An earnest but odd addition to the Christmas literary canon.


A Christian teenager finds his faith tested during the holiday season in this inspirational debut novel.

It’s Christmastime in Chicago, but 16-year-old Christopher is having trouble getting into the holiday spirit: “Christopher was starting to think the whole celebration was nothing more than a clever lie. Santa Claus wasn’t portrayed accurately, and it wasn’t really Jesus’ birthday. He wondered what was real about the holiday.” He begins to question whether Jesus or God is even real. One night, he finds a gift box in his bedroom. When he opens it, a bright light comes shining out and the room begins to spin. Christopher gets sucked into the box, where he finds himself in a void that takes on the shape of Soldier Field. Here he meets a tall, athletic being named Michael—the same name as his father—who teaches Christopher that seeing isn’t necessarily the same as believing. Armed with only the crystal cross Christopher received as a gift for his Confirmation (and subconsciously reached for as he was being pulled into the box), they begin a journey across the galaxy. Christopher visits alien worlds where the locals still believe in Jesus—though some have fared better than others. Can this trip through the universe help Christopher rekindle his faith in Jesus? DiSalvo’s prose is conversational and clearly imbued with a Chicago-centric worldview. Here Christopher’s father, Michael, is described: “He epitomized the cliché of what a man from Chicago should have been: hardworking, blue collar, and strong yet compassionate.” The novel is essentially a retelling of Dickens’ A Christmas Carol, though it is more Jesus-specific and involves aliens. (Whether that sounds like an improvement or not is probably a good measurement for how much readers will enjoy the book.) Even for such an obviously allegorical work, the characters are thin: Christopher and his dad are both stand-up guys whom the whole neighborhood respects. The lessons Christopher learns along his journey do not feel particularly Christian, moral, or personal (à la Ebenezer Scrooge), but rather vaguely fantastical. This may please those looking for some new Christmas fiction, but many readers will be left scratching their heads.

An earnest but odd addition to the Christmas literary canon.

Pub Date: June 10, 2019

ISBN: 978-1-973663-72-0

Page Count: 166

Publisher: Westbow Press

Review Posted Online: April 17, 2020

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The writing is merely serviceable, and one can’t help but wish the author had found a way to present her material as...

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An unlikely love story set amid the horrors of a Nazi death camp.

Based on real people and events, this debut novel follows Lale Sokolov, a young Slovakian Jew sent to Auschwitz in 1942. There, he assumes the heinous task of tattooing incoming Jewish prisoners with the dehumanizing numbers their SS captors use to identify them. When the Tätowierer, as he is called, meets fellow prisoner Gita Furman, 17, he is immediately smitten. Eventually, the attraction becomes mutual. Lale proves himself an operator, at once cagey and courageous: As the Tätowierer, he is granted special privileges and manages to smuggle food to starving prisoners. Through female prisoners who catalog the belongings confiscated from fellow inmates, Lale gains access to jewels, which he trades to a pair of local villagers for chocolate, medicine, and other items. Meanwhile, despite overwhelming odds, Lale and Gita are able to meet privately from time to time and become lovers. In 1944, just ahead of the arrival of Russian troops, Lale and Gita separately leave the concentration camp and experience harrowingly close calls. Suffice it to say they both survive. To her credit, the author doesn’t flinch from describing the depravity of the SS in Auschwitz and the unimaginable suffering of their victims—no gauzy evasions here, as in Boy in the Striped Pajamas. She also manages to raise, if not really explore, some trickier issues—the guilt of those Jews, like the tattooist, who survived by doing the Nazis’ bidding, in a sense betraying their fellow Jews; and the complicity of those non-Jews, like the Slovaks in Lale’s hometown, who failed to come to the aid of their beleaguered countrymen.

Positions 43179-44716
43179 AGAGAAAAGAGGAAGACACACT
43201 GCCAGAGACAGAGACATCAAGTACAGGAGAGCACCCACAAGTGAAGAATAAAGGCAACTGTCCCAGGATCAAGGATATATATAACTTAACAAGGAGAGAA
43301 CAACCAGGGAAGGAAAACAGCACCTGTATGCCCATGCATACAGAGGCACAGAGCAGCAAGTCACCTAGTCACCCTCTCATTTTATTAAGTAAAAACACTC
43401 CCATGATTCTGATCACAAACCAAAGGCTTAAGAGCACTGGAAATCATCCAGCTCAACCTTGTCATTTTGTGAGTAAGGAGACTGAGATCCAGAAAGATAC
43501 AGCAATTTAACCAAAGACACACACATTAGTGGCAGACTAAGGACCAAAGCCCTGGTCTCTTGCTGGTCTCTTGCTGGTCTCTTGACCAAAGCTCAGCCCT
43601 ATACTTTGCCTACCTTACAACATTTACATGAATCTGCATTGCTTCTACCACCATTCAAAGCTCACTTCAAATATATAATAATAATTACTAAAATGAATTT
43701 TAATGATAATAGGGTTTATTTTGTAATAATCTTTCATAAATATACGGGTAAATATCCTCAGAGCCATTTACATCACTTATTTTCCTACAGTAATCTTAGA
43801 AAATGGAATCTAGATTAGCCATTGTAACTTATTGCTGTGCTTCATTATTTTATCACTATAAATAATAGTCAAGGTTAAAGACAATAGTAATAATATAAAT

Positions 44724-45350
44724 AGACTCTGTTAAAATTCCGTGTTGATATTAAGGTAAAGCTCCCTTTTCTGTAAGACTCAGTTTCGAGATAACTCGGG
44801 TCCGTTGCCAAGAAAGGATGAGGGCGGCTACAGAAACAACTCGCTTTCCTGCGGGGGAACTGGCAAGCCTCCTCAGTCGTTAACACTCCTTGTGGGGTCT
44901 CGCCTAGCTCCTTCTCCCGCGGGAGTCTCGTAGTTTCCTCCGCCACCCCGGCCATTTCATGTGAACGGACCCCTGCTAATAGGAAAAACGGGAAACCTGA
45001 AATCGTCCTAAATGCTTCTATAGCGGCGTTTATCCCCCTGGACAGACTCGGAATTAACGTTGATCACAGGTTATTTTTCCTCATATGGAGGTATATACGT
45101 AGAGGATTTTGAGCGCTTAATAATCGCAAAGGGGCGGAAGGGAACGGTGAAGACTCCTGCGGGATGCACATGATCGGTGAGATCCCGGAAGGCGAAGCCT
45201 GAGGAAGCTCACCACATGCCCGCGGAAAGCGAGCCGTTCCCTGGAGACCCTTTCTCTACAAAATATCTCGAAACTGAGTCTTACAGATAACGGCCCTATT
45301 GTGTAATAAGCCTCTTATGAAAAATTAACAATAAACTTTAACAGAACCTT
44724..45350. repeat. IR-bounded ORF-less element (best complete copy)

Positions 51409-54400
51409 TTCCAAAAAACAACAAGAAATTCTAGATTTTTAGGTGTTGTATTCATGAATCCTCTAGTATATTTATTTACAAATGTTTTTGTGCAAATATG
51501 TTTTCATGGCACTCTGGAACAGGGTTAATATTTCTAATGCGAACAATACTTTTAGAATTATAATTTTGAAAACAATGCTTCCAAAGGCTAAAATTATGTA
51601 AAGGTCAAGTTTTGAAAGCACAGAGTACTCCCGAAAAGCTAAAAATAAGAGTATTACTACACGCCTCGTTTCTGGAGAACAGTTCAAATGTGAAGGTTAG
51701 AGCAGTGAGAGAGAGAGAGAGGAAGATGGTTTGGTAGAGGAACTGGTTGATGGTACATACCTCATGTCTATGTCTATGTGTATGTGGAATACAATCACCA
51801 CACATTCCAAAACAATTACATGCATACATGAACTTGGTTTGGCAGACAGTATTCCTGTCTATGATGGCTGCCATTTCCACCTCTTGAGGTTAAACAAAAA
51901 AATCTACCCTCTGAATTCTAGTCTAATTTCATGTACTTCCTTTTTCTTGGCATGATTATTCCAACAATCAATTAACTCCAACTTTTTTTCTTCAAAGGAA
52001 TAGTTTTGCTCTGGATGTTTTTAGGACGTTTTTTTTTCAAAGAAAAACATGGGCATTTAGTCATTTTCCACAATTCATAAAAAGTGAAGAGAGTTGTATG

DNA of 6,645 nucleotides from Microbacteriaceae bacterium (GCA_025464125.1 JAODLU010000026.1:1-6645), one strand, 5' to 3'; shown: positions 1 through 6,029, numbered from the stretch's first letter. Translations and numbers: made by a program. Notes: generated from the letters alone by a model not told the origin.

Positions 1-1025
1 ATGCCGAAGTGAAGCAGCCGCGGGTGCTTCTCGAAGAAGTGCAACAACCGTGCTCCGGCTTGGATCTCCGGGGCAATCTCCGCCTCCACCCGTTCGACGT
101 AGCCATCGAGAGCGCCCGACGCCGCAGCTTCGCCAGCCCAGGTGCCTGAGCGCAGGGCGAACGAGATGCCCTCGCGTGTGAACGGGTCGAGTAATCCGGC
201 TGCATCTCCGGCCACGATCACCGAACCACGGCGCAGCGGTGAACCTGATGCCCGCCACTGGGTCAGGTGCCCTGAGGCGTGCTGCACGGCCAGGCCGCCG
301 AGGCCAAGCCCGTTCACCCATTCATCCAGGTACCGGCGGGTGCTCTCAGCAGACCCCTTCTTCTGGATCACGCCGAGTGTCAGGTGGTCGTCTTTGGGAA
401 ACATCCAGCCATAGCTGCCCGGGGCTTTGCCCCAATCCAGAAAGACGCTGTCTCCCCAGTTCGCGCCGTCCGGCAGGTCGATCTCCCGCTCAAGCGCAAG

The writing is merely serviceable, and one can’t help but wish the author had found a way to present her material as nonfiction. Still, this is a powerful, gut-wrenching tale that is hard to shake off.

Pub Date: Sept. 4, 2018

ISBN: 978-0-06-279715-5

Page Count: 272

Publisher: Harper/HarperCollins

Review Posted Online: July 17, 2018

Kirkus Reviews Issue: Aug. 1, 2018

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These letters from some important executive Down Below, to one of the junior devils here on earth, whose job is to corrupt mortals, are witty and written in a breezy style seldom found in religious literature. The author quotes Luther, who said: "The best way to drive out the devil, if he will not yield to texts of Scripture, is to jeer and flout him, for he cannot bear scorn." This the author does most successfully, for by presenting some of our modern and not-so-modern beliefs as emanating from the devil's headquarters, he succeeds in making his reader feel like an ass for ever having believed in such ideas. This kind of presentation gives the author a tremendous advantage over the reader, however, for the more timid reader may feel a sense of guilt after putting down this book. It is a clever book, and for the clever reader, rather than the too-earnest soul.

Pub Date: Jan. 1, 1942

ISBN: 0060652934

Page Count: 53

Publisher: Macmillan

Review Posted Online: Oct. 17, 2011

Kirkus Reviews Issue: June 15, 1943

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